Election Fraud Cases
June 2021 Compton City Council Race
The results of the June 2021 Compton City Council run-off election were overturned by Judge Michelle Williams Court after it was determined that four votes cast in the election were submitted by registered voters who did not live in the district the council seat represented. A run-off election between incumbent Isaac Galvan and Andre Spicer was decided by one vote and Galvan was declared the winner. Five people including Galvan have been arrested and charged with conspiracy to commit election fraud. The Superior Court Judge threw out four votes that were found to be cast by voters who did not live in the proper jurisdiction, and Spicer was declared the official winner of the election. All of the individuals charged have already pleaded guilty or no contest to the charges.
Source: https://herit.ag/3Np798W , https://herit.ag/3OK0uqL, https://herit.ag/3QU6ora
A City Council election (originally decided by four votes) in Vernon, California is overturned when it is determined that five people who voted for the winner were not residents of the city, and two others had not properly mailed in their ballots. A new winner was subsequently named.
A 2001 election in Compton turned into a multi-year legal drama as candidates for city council and mayor traded accusations of fraud. In the election, incumbent Mayor Omar Bradley lost to challenger Eric Perrodin by 281 votes, and Leslie Irving (a Perrodin ally) defeated Melanie Andrews for an open city council seat. Bradley sued, alleging fraud, including allegations that Irving illegally registered non-citizens. Superior Court Judge Judith Chirlin overturned the election, returning Bradley to power based on the fact that the city clerk had improperly placed Perrodin's name at the top of the ballot rather than select the order randomly. Chirlin also found that Irving had indeed helped non-citizens to register and vote in the election, and removed Irving from office and replaced her with Andrews. On appeal, Chirlin's ruling was partially overturned. The appellate court acknowledged that Perrodin had benefited from a "primacy effect," but this was insufficient to overturn the election. The appellate court upheld the removal of Irving from office, but held that Judge Chirlin should have ordered a new election rather than simply replace her with Andrews.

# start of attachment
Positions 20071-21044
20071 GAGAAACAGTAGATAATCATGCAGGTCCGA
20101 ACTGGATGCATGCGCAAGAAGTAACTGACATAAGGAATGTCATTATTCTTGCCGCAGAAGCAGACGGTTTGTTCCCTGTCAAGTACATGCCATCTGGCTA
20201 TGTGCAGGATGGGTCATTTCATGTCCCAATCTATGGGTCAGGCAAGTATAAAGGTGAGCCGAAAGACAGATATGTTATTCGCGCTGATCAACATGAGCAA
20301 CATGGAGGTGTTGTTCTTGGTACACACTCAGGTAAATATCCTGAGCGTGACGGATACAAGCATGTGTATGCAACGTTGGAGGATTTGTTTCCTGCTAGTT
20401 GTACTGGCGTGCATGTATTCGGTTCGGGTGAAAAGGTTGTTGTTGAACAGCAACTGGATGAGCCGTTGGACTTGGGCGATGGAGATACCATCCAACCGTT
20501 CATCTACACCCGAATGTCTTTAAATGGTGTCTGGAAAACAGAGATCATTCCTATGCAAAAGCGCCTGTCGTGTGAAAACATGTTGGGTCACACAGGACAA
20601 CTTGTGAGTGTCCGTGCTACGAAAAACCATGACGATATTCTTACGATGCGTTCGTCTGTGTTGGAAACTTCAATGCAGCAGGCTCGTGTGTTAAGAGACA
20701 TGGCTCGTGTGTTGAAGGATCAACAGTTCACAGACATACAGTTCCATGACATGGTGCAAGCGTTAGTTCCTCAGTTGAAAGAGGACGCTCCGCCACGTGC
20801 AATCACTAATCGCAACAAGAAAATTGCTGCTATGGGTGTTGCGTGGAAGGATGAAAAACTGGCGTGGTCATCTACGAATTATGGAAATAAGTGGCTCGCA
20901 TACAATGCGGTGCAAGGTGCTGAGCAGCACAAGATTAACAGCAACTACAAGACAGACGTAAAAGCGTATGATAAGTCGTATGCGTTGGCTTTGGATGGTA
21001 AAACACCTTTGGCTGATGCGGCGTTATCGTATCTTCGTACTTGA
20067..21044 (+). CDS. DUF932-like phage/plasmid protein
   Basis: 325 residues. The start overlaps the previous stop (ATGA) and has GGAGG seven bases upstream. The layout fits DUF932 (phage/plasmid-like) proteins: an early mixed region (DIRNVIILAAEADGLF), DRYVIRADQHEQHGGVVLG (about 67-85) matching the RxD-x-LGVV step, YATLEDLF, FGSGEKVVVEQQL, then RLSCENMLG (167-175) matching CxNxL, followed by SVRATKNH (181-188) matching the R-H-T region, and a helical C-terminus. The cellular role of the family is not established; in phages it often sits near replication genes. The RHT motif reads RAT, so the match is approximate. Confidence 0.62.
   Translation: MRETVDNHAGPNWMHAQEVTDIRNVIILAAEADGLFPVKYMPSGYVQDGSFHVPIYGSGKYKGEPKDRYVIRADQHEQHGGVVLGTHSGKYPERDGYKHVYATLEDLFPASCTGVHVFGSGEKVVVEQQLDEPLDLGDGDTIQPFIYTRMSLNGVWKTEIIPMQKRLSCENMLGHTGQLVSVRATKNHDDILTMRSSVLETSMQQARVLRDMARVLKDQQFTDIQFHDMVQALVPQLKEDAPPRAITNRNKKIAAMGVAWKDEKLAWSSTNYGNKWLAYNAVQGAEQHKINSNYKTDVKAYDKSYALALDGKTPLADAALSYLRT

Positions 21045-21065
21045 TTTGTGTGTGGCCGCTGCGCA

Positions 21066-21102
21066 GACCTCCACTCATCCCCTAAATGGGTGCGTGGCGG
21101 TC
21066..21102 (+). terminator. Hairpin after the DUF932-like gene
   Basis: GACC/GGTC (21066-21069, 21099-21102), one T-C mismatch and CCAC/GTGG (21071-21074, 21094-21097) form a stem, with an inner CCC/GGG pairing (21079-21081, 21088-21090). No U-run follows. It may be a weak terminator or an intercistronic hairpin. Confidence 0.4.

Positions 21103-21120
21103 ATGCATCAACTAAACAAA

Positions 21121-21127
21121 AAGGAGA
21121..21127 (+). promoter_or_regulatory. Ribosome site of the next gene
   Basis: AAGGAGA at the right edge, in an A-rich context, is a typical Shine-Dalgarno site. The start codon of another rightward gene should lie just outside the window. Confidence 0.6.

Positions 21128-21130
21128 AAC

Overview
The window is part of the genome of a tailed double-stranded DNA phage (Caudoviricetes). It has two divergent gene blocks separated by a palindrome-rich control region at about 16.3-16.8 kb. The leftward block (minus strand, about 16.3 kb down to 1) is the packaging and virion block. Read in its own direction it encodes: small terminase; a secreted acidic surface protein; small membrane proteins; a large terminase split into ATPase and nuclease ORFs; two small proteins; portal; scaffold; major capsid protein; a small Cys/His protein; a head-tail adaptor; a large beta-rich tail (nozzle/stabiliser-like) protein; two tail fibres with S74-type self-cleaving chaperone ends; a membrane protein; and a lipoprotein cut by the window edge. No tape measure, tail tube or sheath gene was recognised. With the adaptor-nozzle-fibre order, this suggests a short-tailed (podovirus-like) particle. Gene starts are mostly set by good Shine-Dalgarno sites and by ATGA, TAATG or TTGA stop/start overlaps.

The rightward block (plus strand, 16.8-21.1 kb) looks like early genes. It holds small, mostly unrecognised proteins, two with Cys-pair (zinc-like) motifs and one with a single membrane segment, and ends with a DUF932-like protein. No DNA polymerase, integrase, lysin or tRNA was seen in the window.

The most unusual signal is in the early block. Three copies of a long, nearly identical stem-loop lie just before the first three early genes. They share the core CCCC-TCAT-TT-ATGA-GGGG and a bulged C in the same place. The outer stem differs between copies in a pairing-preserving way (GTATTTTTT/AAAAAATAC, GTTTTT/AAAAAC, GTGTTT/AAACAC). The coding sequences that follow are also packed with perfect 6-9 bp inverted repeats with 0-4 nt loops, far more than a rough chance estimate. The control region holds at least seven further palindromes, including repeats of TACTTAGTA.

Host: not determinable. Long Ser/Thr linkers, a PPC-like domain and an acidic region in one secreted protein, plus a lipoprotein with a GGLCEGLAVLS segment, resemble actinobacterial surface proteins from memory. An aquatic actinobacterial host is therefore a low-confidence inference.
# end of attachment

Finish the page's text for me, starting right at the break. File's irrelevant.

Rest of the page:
Source: https://herit.ag/3eYoNBS, https://herit.ag/370aqsu
The Fresno Chapter of the Black American Political Association of California orchestrated a ballot harvesting scheme in order to win 13 seats on various Fresno County school boards. Through a scheme organized by Frank Revis, BAPAC received over 1,300 absentee ballots delivered to addresses provided by BAPAC, not those of the individual voters. Over 250 of those ballots were lost, while the rest were disqualified as containing invalid signatures or otherwise having been illegally cast. The California State Supreme Court overturned the results of the election due to fraud and tampering with absentee ballots.
Key & Definitions
Types of Cases
Any case that results in a defendant entering a plea of guilty or no contest, or being found guilty in court of election-related offenses.
A finding by a court of law that fraud occurred in an election, including judicial orders overturning election results or ordering a new election due to fraud.
Any civil case resulting in fines or other penalties imposed for a violation of election laws.
A finding by a government body that fraud occurred in an election, including orders overturning election results or ordering a new election due to fraud.
Any criminal case in which a judge directs a defendant into a pre-trial diversion program, or stays or defers adjudication with the understanding that the conviction will be cleared upon completion of the program.
Types of Voter Fraud
Requesting absentee ballots and voting without the knowledge of the actual voter; or obtaining the absentee ballot from a voter and either filling it in directly and forging the voter’s signature or illegally telling the voter who to vote for.
Illegal registration and voting by individuals who are not U.S. citizens, are convicted felons, or are otherwise not eligible to vote.
Voting in the name of other legitimate voters and voters who have died, moved away, or lost their right to vote because they are felons, but remain registered.
Paying voters to cast either an in-person or absentee ballot for a particular candidate.
Forging the signatures of registered voters on the ballot petitions that must be filed with election officials in some states for a candidate or issue to be listed on the official ballot
Registering in multiple locations and voting in the same election in more than one jurisdiction or state.
Voting under fraudulent voter registrations that either use a phony name and a real or fake address or claim residence in a particular jurisdiction where the registered voter does not actually live and is not entitled to vote.
Changing the actual vote count either in a precinct or at the central location where votes are counted.
Forcing or intimidating voters—particularly the elderly, disabled, illiterate, and those for whom English is a second language—to vote for particular candidates while supposedly providing them with “assistance.”